A key focus of our 2013-2018 Water Plan is upgrading the water supply to Apollo Bay, Marengo and Skenes Creek.
A new 250 million litre water storage will meet forecast growth, and spell the end of summer water restrictions in these towns.
In addition to the new basin, the project includes replacing the existing Barham River pump station, building a new transfer pump station, and laying the connecting pipelines.
Visit us at the Apollo Bay community market and find out more about this exciting infrastructure project.
9 am — 1 pm
Saturday 4 August 2012
Apollo Bay community market
Great Ocean Road, between the surf life saving club and tourist information centre.
Planning permit applications for the works are currently with the Colac Otway Shire. Construction is due to begin later this year.
This project is being delivered by the Barwon Water Alliance.
Barwon Water youth and environment ambassador Joel Corey joined students and staff from Forrest Primary School to plant 250 native trees and shrubs at the West Barwon Reservoir as part of Schools Tree Day celebrations last week.
Ahead of his milestone game at the weekend, Joel braved wet and muddy conditions, working alongside the grade 3 to 6 students and Barwon Water staff to revegetate an area downstream of the dam with species indigenous to the area.
The planting area was previously populated by introduced willows which were removed and now form a layer of compost from which the new trees will grow. The plantation will include a number of indigenous species, including:
The local students came well prepared for Forrest's wet weather, donning gumboots and raincoats and weren't afraid to get muddy for a good cause. Joel repaid the favour, signing footballs in between planting saplings.
We would like to extend our thanks to the staff and students of Forrest Primary School, the Forrest Lions Club (who supplied a barbecue lunch for the hungry planters) and the Corangamite Catchment Management Authority for assistance in planning the day.
Joe Adamski has been appointed the new Managing Director of Barwon Water on a 4 year contract.
His appointment was announced today by Board Chairman Dr Michael King. Joe has been interim MD since March when Michael Malouf stepped down.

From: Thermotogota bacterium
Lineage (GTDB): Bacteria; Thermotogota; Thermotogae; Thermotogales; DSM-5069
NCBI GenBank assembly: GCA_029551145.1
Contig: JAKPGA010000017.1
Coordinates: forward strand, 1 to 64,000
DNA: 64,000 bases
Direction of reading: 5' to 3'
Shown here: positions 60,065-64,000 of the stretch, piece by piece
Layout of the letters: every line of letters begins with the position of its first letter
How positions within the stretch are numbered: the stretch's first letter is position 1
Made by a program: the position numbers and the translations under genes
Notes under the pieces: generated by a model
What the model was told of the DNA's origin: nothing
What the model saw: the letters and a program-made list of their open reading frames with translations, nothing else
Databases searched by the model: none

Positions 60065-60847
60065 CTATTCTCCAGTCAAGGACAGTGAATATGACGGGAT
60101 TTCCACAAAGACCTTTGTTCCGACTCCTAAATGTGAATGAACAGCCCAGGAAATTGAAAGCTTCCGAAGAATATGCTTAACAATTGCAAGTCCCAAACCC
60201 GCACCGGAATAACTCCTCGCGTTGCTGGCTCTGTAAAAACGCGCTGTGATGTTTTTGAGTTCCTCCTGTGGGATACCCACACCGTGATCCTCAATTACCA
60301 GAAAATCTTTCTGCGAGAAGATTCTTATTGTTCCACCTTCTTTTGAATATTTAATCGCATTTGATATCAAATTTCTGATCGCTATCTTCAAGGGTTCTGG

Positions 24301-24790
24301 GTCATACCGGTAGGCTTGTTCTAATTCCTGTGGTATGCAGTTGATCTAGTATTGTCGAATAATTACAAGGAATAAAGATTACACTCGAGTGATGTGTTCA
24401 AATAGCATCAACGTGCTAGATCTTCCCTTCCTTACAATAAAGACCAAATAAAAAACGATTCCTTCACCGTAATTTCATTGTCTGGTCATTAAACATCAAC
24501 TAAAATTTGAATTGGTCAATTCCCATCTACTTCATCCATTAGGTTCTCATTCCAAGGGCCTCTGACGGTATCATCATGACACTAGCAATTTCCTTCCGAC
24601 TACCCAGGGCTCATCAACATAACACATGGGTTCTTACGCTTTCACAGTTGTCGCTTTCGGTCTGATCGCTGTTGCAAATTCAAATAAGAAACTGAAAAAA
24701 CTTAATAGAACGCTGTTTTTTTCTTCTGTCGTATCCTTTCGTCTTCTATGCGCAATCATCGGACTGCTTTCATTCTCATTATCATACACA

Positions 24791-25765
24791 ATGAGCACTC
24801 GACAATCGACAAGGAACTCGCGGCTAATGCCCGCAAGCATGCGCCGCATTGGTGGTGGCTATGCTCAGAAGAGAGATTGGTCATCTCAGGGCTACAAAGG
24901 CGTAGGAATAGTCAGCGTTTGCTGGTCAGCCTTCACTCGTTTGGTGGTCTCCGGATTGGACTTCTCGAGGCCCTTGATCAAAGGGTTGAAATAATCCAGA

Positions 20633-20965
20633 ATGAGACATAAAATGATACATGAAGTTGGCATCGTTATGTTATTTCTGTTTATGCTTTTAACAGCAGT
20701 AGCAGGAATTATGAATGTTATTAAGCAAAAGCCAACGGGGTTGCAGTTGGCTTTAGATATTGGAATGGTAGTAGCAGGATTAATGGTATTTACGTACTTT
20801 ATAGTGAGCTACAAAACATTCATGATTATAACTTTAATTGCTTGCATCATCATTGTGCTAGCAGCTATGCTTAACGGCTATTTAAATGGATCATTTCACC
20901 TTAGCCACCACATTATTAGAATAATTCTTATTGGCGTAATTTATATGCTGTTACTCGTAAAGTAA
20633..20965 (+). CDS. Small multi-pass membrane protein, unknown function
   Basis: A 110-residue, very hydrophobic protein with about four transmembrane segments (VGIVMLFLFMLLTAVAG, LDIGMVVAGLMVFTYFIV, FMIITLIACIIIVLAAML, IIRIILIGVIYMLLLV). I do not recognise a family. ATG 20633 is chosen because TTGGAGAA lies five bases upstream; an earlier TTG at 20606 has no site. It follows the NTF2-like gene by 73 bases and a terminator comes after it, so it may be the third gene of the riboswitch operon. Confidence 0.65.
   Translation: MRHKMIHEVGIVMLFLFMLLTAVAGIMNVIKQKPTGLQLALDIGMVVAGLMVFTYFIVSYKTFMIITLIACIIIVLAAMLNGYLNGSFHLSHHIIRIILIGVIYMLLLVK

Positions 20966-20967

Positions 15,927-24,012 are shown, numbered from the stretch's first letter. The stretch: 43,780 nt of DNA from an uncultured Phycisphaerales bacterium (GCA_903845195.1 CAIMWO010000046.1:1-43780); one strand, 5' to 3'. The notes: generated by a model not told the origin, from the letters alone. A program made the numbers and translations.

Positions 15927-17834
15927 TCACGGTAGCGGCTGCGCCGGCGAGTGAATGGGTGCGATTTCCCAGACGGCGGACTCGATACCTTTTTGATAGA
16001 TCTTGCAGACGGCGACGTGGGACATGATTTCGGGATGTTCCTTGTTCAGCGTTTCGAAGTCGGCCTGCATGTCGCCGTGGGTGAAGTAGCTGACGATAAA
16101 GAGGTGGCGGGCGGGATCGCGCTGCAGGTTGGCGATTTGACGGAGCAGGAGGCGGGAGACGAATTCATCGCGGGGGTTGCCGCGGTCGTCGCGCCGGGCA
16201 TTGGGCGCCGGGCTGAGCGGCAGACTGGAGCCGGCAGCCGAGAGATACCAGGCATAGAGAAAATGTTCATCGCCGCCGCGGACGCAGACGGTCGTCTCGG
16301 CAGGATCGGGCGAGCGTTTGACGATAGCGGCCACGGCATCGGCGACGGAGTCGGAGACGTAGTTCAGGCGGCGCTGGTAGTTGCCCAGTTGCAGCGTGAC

The appointment follows an exhaustive Australia-wide search that attracted 42 applicants.
Joe welcomed the opportunity to lead Barwon Water through a dynamic and challenging environment and outlined his priorities of reliable service delivery, customer affordability, business efficiency, community and stakeholder engagement and planning to meet future growth.
As Managing Director, Joe will be responsible for a business with annual revenue turnover of $205 million, a $2 billion asset base and more than 400 full-time staff.
Joe Adamski joined Barwon Water in 1987 as Manager of Information Systems after 12 years at Telstra (then Telecom) as an analyst and senior project manager.
He has held several executive roles at Barwon Water, the most recent being General Manager of Strategy and Technology.
Joe holds a Bachelor of Science, Graduate Diploma in Risk Management and Advanced Management Certificate.
Educated at the former Chanel College (Geelong), the Gordon Institute of Technology and Deakin University, he is a former Chairman of St Joseph's College Board of Management and maintains a strong interest in the school.
Joe is a member of several key water industry groups, including VicWater, the Water Services Association of Australia (WSAA) and Australian Water Association (AWA).
A build up of fat in a sewer main has blocked a sewer main and caused a minor overflow.
Our crews were dispatched shortly after the spill was reported at Nanton Close, Lara, earlier today.
A small amount of sewage overflowed from a manhole into nearby Hovell Creek. We have taken water quality samples and erected warning signs at the site. As a precaution, residents should avoid contact with the creek water.
Fats, oils, food scraps, medicines and toiletries often accumulate in the sewerage system and can cause odours, blockages and overflows. We ask our customers to dispose of these items in their household rubbish — not down the drain or toilet.
Customers can report overflows, burst and leaks to us on 1300 656 007: 24 hours a day, 7 days a week.
The West Barwon Reservoir, greater Geelong's most significant drinking water catchment, is full and overflowing for the first time in a decade.
Consistent rain over the last month has seen the reservoir spill for the first time since July 2002. The spill began on Wednesday 27 June 2012 and continues.
Check out our video, below, for some rarely seen footage of the iconic reservoir at capacity.
The reservoir's spill has flow-on benefits for our environment. During June, more than 200 million litres of water have been released for environmental flows. This environmental release, together with the water going over the spillway, will benefit the river and the environment immediately downstream of the reservoir.
In another milestone for our water storages, the Korweinguboora, Bostock and West Barwon reservoirs are now spilling simultaneously for the first time since the mid 1990s. Other reservoirs that are spilling include the West Gellibrand, Olangolah, Allen and Painkalac reservoirs.